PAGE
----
Russian Ex-Cop Gets 15 Years for Treason in CIA Spy Rock Case

Mar. 05 2015 — 19:38

Russian Ex-Cop Gets 15 Years for Treason in CIA Spy Rock Case

Mar. 05 2015 — 19:38
Roman Ushakov was a police major in the Siberian region of Krasnoyarsk when he passed a coded Interior Ministry message to a CIA handler.

A Russian court on Thursday sentenced a former police officer to 15 years in prison for sharing classified information with the U.S. Central Intelligence Agency and accepting in exchange a 37,000 euro payment hidden in a rock, state media reported.

Roman Ushakov was a police major in the Siberian region of Krasnoyarsk when he passed a coded Interior Ministry message to a CIA handler, state news agency RIA Novosti reported, citing prosecutor Viktor Antipov.

"He gave the information that he had access to and that interested the Americans," Antipov was quoted as saying.

As payment for Ushakov's deed, the handler reportedly told him where to find the rock filled with money and a message thanking him for his work.

Ushakov headed out with a flashlight one evening to search for the rock, but as soon as he found it he was detained by Russian authorities, RIA Novosti reported.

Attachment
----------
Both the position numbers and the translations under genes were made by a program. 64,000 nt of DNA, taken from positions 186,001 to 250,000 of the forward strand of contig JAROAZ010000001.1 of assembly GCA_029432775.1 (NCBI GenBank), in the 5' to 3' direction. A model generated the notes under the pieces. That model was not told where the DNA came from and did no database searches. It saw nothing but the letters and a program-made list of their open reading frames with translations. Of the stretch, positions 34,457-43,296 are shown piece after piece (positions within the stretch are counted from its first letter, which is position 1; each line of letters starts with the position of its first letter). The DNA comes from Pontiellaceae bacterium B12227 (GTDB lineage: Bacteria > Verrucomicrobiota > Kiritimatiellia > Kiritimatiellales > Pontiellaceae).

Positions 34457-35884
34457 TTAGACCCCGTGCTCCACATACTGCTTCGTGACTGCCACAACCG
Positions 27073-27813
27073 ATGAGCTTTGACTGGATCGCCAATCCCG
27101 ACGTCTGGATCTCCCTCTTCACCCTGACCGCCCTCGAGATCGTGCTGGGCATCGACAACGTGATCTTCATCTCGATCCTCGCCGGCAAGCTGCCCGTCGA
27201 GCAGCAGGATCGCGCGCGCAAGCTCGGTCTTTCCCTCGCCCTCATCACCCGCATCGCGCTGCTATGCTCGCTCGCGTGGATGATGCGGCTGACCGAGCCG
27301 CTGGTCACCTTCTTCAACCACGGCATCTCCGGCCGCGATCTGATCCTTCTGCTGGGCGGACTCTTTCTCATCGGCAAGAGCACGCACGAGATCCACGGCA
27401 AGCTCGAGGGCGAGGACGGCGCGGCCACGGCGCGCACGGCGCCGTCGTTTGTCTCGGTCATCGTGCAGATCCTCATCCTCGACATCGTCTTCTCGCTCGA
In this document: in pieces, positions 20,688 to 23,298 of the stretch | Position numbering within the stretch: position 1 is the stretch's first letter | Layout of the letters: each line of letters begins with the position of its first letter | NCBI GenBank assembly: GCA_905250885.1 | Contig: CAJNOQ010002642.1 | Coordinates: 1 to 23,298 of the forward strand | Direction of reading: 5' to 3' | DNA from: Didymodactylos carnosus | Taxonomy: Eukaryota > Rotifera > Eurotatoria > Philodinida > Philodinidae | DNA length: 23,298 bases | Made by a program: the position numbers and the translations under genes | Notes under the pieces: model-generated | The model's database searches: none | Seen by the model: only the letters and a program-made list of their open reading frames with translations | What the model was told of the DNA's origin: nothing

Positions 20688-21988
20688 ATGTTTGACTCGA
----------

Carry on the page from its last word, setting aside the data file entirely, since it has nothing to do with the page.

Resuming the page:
He was tried and convicted of treason, and will now serve out his sentence in a strict regime penal colony, after which he will have two years' probation, the news agency reported.

Ushakov's case is not the first in Russia involving a rock and a Western intelligence agency.

In 2006, a so-called "spy rock" scandal unfolded in the international media, with Russian authorities accusing four British diplomats of using a hollowed-out rock that contained an electronic transmitter to collect intelligence from a Russian informant on the outskirts of Moscow.

Russian television broadcast video purportedly showed one British agent kicking the football-sized rock when it didn't work, and another agent picking it up and walking away with it, British newspaper The Telegraph reported.

Six years after the incident, Jonathan Powell, who was Britain's chief of staff during the scandal, admitted on BBC television that the spy rock was real.

"Clearly they had known about it for some time and had been saving it up for a political purpose," Powell said on British television, according to The Telegraph report.

Contact the author at p.spinella@imedia.ru

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